Fracking involves injecting millions of gallons of water laced with sand and chemicals deep underground to crack shale formations and unlock oil and gas. The process is exempt from some parts of the Safe Drinking Water Act, and energy companies do not have to disclose the chemicals they use if they consider them trade secrets.
Technological advances would allow fracking in the forest while protecting its water, said Michael Ward, executive director of the Virginia Petroleum Council. He noted that the Forest Service could keep the most sensitive areas off-limits.
"Though there are no leases in or around the forest now, it seems unreasonable to lock up that whole area for another 15 years until the next forest plan," he said.
Fracking's effect on water supplies remains in dispute. Yet recent studies near fracking sites have discovered water contaminated by methane, arsenic and chemicals linked to infertility, birth defects and cancer.
Sarah Francisco, one of the Southern Environmental Law Center attorneys who rode up to Reddish Knob, said the possibility of fracking in the forest raised unsettling questions: Would the gas companies compete with municipalities for the forest's water? Once it has been used in fracking, how would the highly contaminated water be disposed of, since local treatment plants could not handle it? Would methane from wells migrate into the water, as it has in parts of Pennsylvania? Would accidental spills of chemicals or wastewater taint the watershed?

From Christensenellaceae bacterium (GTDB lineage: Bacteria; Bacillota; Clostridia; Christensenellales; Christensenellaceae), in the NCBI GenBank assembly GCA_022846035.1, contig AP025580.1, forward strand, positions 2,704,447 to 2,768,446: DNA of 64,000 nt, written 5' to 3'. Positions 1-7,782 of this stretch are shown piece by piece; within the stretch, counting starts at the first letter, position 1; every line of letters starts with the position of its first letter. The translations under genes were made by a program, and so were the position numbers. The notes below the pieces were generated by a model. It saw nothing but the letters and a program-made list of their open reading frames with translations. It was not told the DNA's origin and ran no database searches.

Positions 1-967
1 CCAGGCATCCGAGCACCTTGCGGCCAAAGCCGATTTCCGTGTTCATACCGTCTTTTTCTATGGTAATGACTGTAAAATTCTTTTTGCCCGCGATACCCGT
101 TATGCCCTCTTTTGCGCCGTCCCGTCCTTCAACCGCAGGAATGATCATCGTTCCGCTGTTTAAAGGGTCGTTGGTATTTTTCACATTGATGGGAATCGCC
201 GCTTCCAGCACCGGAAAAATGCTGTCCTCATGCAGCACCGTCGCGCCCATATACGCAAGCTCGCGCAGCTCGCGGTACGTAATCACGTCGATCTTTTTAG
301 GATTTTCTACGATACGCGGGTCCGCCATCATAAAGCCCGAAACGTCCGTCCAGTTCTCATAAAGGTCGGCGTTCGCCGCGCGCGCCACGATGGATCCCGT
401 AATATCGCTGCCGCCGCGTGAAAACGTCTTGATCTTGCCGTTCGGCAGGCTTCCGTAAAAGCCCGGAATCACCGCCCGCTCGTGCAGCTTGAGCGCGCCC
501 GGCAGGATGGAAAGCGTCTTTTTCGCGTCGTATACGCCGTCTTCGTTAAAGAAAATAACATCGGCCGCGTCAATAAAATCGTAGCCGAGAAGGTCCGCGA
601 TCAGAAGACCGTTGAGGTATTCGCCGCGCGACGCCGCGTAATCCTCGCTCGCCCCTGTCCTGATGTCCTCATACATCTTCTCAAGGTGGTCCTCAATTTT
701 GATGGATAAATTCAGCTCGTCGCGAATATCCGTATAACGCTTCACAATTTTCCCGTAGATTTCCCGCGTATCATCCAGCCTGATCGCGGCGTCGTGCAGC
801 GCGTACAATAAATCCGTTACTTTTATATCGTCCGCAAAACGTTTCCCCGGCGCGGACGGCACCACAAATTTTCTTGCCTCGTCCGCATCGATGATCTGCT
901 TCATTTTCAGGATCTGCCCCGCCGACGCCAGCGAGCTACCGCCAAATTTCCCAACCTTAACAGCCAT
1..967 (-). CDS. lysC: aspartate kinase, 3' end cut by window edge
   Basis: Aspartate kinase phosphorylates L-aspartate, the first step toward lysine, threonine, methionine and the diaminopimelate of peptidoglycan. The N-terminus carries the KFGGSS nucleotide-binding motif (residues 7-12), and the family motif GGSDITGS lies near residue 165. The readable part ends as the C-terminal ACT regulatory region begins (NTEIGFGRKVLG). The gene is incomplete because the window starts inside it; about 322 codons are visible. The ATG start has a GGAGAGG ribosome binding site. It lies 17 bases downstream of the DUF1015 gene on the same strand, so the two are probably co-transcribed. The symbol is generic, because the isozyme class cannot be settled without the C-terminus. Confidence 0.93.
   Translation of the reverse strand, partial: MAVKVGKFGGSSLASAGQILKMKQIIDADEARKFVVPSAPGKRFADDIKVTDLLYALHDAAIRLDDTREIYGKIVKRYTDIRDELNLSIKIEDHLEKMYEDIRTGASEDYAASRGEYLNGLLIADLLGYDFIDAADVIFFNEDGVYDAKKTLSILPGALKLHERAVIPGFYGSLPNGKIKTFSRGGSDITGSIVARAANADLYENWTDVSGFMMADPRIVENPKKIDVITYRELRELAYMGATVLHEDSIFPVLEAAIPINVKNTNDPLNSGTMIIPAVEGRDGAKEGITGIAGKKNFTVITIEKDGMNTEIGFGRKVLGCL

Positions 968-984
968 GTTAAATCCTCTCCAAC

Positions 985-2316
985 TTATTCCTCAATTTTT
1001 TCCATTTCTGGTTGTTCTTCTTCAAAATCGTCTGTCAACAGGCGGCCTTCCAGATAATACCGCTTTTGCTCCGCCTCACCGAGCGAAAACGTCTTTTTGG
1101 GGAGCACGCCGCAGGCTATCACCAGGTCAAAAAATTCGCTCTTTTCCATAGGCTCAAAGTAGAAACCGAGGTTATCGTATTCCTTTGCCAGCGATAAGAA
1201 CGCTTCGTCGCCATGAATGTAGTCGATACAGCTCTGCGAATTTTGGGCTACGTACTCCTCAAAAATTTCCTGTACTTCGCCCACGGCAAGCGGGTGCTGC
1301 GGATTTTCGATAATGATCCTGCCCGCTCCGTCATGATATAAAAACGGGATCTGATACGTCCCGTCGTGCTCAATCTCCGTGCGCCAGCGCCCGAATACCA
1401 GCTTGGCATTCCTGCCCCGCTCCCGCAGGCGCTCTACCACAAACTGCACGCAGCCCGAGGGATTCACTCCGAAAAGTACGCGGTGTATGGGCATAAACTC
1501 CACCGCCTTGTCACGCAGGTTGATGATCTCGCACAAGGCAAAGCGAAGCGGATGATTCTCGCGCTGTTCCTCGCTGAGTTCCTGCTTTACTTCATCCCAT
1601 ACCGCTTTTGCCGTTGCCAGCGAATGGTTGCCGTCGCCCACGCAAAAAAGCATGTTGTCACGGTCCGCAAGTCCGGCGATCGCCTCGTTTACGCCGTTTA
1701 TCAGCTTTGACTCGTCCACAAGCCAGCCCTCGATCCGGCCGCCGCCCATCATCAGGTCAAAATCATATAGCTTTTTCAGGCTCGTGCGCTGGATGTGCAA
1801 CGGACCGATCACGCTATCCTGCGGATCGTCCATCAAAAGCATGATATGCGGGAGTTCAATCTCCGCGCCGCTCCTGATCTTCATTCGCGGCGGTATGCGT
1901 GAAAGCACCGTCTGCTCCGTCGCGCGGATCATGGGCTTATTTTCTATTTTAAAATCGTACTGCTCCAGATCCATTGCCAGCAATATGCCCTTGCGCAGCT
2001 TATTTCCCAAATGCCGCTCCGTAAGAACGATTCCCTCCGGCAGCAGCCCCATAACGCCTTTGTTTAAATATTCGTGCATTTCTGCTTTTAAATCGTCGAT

The questions trouble Dave and Sharon Horn. Half of their 650 acres is wooded and merges into the George Washington National Forest. They raise beef cattle on the rest. They hike and hunt in the forest. A spring runs on the other side of Buck Hill by their house.
Like many of the area's residents, Dave Horn's family has lived by the forest for generations. He does not want the land and water disturbed, and the oil industry has failed to reassure him.
"They can say, 'We'll be very careful and do this and that,' but there's always potential for human error, and that leads to contamination," he said. "And all this will affect people downstream too."